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Yoon: N. Korea may engage in provocation if China attacks Taiwan

Yoon: N. Korea may engage in provocation if China attacks Taiwan

Posted September. 27, 2022 07:39,   

Updated September. 27, 2022 07:39


“If China attacks Taiwan, it is also very likely that North Korea will make a provocation,” said South Korean President Yoon Suk-yeol on Sunday (local time). “South Korea’s priority is to address North Korea’s provocations based on a strong alliance between South Korea and the U.S.” It is believed as the president drew a line regarding the U.S.’ request for South Korea to support the defense of Taiwan by mentioning concerns about North Korean provocations.

“My answers do not change when it comes to questions about Taiwanese issues and policies regarding China regardless of when or who asks the questions under whatever circumstances,” said President Yoon in an interview with CNN. “It may be difficult for the U.S. to prioritize between peace and stability of the Korean Peninsula and free navigations guaranteed in the Taiwan Strait. I believe that both are the values that the U.S. should protect.” He also added that North Korea’s nuclear threats are the most serious from the perspective of South Korea. His comments are interpreted as indirectly emphasizing that South Korean cannot directly support Taiwan in addressing North Korean issues.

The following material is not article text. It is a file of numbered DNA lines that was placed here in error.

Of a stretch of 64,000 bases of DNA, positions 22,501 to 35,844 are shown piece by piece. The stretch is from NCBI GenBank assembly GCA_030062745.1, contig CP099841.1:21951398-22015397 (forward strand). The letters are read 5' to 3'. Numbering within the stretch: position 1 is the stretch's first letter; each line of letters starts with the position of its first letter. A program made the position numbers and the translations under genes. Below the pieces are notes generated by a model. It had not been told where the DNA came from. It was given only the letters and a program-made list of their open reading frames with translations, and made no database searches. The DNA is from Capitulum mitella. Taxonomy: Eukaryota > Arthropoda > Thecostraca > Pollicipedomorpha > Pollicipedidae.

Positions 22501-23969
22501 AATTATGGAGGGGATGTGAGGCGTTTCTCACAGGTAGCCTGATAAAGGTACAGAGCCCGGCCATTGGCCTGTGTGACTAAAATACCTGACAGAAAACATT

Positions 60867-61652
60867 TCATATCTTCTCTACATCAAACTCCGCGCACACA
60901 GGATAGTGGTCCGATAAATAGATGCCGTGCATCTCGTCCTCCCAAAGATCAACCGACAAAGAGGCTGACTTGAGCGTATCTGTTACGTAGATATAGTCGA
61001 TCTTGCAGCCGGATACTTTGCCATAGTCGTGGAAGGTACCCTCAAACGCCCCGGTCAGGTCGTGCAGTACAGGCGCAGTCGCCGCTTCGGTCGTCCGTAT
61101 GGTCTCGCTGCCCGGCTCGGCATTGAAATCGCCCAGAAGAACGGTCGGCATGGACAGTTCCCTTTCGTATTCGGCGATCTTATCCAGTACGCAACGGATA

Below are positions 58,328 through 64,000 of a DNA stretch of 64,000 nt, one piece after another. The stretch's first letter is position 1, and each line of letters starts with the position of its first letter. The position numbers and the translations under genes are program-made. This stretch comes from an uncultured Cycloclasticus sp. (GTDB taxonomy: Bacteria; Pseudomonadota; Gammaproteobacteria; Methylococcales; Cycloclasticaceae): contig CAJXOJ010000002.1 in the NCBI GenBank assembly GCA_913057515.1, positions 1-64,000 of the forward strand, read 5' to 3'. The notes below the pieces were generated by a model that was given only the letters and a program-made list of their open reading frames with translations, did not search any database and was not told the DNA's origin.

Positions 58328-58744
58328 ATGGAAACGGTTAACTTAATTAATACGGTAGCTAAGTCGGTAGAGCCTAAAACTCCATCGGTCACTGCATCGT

However, the Joe Biden administration forecasted that Vice President Kamala Harris would discuss Taiwanese issues with Japan and South Korea during her Asian tour from Monday through Thursday. A senior member of the Biden administration said on Saturday that Vice President Harris would discuss North Korea’s threats and the importance of peace and stability in the Taiwan Strait with President Yoon during their meeting scheduled on Thursday. “The U.S.’ approach to Taiwan is cooperation with its allies,” the official added.

As President Biden announced that the U.S. would defend Taiwan if China invades the country, there are voices in the U.S. that South Korea should contribute to the defense of Taiwan. “I do not disagree, but it’s a matter that South Korea should decide on its own,” Paul LaCamera, the United Nations Command and the United States Forces Korea Command, said last week regarding the need for South Korea’s military support in case China invades Taiwan.